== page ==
For the past few days I’ve been trying to install and use Ruby on Rails. My platform is a 15″ MacBook Pro Retina OS X 10.8.4 with 16GB of memory.
First and foremost, before attempting anything else, the latest Xcode and the developer tools need to be installed. Since this post isn’t a ‘how to,’ I’m not going into detail about that.
Now pay attention here. I had previously installed fink, MacPorts, ruby, Python, and many, many other tools. It should be noted that this is a major cause for problems in installing Ruby on Rails.
The process for installing Ruby on Rails is not a difficult one or a very complex one, but it does require following a pretty strict process of about 10 or so instructions available here. If you follow the breadcrumbs carefully, it will lead you to this location for installing RVM, which is where you should start. Since I wanted to install Ruby on Rails, I chose this command:
\curl -L https://get.rvm.io | bash -s stable --ruby=jruby --gems=rails,puma
Please note that in the page from the above referenced link that there are three ways to install and configure RVM. Be careful to follow all the instructions on that page and do as much as needed before attempting to work on your first Ruby project.
At first, I was unable to install rvm 2.0.0. The error message indicated that it was probably because I had MacPorts and/or fink installed. I was able to install 1.9.3, which then allowed me to install ruby 2.0.0 followed by rails. I managed to create a test rails and it seemed to work okay. So I decided to try to do something about fink so I could install rvm 2.0.0.
I discovered that .bashrc had several lines for setting the environment for fink. Once I removed those settings, I was able to install rvm 2.0.0. But then afterwards, neither rvm, ruby, nor rails would work. So I thought I should start all over and reinstall rvm, ruby, and rails.
With a little sleuthing regarding removing fink, I discovered that all of /sw needed to be removed. Note that after removing all of /sw that some Unix commands will no longer work, like grep. So that really bothers me. Then, with some help from github.com, I found the secret for removing all of rvm, ruby, and rails so I could start from scratch. I’ll post the entire instruction here as provided to me by Michael Papis of github.com (with some of my own edits for clarification):
==== Start ================
It depends where you installed rvm, in most cases it is not required to start over, you can clean everything from rvm … anyway here is command to clean rvm:
then you need to close your terminal and open it again, check if rvm is gone:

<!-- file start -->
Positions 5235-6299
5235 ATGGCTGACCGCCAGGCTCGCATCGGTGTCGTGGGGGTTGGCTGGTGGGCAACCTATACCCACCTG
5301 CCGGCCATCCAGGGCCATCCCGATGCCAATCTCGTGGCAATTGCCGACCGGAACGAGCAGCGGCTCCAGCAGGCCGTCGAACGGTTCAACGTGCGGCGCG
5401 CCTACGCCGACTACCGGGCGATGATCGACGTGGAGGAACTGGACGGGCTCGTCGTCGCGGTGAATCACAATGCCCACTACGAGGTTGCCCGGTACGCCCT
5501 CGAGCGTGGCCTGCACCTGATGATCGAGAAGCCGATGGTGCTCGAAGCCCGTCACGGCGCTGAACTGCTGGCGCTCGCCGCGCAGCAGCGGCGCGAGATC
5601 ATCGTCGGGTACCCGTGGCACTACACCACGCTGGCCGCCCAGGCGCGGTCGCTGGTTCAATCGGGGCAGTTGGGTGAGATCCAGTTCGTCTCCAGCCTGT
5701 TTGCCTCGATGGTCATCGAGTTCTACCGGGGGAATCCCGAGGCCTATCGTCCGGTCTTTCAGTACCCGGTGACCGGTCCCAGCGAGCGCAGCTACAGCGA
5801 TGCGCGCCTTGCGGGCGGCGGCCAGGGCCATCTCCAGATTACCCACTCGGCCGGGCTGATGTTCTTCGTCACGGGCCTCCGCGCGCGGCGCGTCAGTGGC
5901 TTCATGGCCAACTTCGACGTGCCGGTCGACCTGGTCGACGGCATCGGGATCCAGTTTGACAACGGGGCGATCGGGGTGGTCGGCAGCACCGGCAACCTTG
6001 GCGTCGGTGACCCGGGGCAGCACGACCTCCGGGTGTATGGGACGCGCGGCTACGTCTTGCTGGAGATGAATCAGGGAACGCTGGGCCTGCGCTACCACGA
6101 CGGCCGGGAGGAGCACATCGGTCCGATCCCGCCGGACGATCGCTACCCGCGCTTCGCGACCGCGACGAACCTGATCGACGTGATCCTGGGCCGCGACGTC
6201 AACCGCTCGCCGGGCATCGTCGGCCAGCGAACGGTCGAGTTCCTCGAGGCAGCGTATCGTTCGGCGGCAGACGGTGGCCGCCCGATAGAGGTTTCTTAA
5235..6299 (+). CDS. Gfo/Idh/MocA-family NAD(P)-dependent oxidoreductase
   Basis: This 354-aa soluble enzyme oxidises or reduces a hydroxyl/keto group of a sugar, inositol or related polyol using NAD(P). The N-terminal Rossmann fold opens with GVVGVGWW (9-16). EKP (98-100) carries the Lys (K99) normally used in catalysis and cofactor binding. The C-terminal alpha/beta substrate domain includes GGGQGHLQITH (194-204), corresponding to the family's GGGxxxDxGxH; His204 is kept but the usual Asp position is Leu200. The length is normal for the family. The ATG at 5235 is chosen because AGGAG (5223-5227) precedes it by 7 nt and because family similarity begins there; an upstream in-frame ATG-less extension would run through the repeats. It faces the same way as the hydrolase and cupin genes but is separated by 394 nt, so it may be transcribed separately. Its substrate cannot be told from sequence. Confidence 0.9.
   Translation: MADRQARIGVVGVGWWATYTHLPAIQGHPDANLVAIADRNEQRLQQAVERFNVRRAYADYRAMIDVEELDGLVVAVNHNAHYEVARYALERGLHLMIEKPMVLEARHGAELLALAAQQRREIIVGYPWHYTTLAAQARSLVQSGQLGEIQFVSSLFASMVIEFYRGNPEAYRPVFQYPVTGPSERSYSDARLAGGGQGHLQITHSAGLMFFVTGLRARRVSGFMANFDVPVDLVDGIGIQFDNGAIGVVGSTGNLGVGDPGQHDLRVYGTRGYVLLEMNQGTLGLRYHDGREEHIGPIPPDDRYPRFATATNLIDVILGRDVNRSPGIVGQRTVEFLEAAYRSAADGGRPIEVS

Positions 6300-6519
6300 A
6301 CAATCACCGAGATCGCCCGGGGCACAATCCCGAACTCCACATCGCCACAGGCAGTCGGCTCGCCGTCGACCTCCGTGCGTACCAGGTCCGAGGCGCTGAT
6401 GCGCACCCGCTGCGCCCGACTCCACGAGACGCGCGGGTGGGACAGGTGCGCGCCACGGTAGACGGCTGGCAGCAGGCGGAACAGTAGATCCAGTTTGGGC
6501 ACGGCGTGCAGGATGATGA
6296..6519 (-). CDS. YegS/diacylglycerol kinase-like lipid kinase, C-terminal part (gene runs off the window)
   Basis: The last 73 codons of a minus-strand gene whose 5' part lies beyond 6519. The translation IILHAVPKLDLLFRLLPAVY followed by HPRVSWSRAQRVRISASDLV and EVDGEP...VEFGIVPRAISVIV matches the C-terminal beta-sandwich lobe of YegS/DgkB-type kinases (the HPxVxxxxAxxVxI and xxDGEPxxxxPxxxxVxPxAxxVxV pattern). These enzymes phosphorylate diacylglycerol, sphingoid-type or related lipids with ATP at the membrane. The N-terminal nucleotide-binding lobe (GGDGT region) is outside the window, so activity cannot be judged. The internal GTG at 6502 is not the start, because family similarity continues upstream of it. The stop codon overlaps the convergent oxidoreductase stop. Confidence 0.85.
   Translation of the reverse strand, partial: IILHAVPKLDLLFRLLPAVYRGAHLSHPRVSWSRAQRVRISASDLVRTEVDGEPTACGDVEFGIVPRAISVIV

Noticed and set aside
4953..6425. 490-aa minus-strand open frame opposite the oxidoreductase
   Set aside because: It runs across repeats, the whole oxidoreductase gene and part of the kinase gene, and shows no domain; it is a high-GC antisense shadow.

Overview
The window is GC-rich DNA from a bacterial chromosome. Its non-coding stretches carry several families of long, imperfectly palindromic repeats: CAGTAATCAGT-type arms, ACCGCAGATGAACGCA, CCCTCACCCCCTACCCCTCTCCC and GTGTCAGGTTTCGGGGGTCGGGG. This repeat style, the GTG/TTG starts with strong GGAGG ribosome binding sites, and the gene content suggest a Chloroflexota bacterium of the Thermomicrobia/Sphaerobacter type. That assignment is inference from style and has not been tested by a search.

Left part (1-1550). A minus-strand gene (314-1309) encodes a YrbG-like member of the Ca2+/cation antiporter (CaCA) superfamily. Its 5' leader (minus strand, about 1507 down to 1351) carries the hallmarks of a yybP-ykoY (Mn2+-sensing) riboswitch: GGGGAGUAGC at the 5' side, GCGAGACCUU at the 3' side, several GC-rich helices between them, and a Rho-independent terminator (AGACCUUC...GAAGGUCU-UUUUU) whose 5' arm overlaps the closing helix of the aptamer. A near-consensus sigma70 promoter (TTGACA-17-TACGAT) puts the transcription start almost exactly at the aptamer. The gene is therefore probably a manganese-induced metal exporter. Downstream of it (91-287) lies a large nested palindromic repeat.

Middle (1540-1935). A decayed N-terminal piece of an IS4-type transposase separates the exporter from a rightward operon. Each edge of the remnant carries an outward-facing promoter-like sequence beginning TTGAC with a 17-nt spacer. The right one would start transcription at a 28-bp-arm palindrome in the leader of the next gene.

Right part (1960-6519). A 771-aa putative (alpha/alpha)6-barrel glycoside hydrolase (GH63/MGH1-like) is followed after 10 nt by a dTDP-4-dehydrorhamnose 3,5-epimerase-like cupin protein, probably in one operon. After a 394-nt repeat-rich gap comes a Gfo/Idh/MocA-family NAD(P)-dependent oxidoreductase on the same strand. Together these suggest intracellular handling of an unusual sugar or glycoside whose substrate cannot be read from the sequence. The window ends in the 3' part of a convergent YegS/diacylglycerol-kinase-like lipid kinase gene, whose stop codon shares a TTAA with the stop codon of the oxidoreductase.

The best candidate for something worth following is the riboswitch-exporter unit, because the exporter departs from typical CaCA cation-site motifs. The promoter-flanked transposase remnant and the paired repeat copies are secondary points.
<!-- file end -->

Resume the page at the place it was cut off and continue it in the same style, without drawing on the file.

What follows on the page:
if it shows any rvm variables then you need to try again after computer restart,
in rare cases if rvm was installed in system then you remove it with
sudo rm -rf /etc/rvmrc /etc/prfile.d/rvm.sh /usr/local/rvm and restart computer.
There are some issues with github, so you might need to use the following instead:
Make sure to read the outputs, it provides important information and gives you warnings when something is wrong.
After you got rid of old rvm install it again (best as user):
And don’t forget to open a new Terminal to get the new environment before starting the reinstall, and then after the reinstall, don’t forget to open a new Terminal to get that new environment.
Still, even after all that, the one command that I need to run to use ruby is ‘rvm use 2.0.0’ and it didn’t work. And I found out why. I hadn’t yet completed all the installation instructions.
So, thinking that since ‘grep’ no longer works, maybe I should update MacPorts. And even that failed:
rsync error: some files could not be transferred (code 23) at /SourceCache/rsync/rsync-42/rsync/main.c(1400) [generator=2.6.9]
Command failed: /usr/bin/rsync -rtzv --delete-after rsync://rsync.macports.org/release/base/ /opt/local/var/macports/sources/rsync.macports.org/release/base
Exit code: 23
Wow! Can’t seem to do anything right!
Anyway, by following all the instructions given here, the command ‘rvm use 2.0.0’ finally worked and I decided to start a new ruby project:
$rails new blog
And it worked!
And all this just because I’m curious about using Ruby on Rails for web development and such. At 73 years old, why do I bother? Because I’m curious.
More to follow – someday.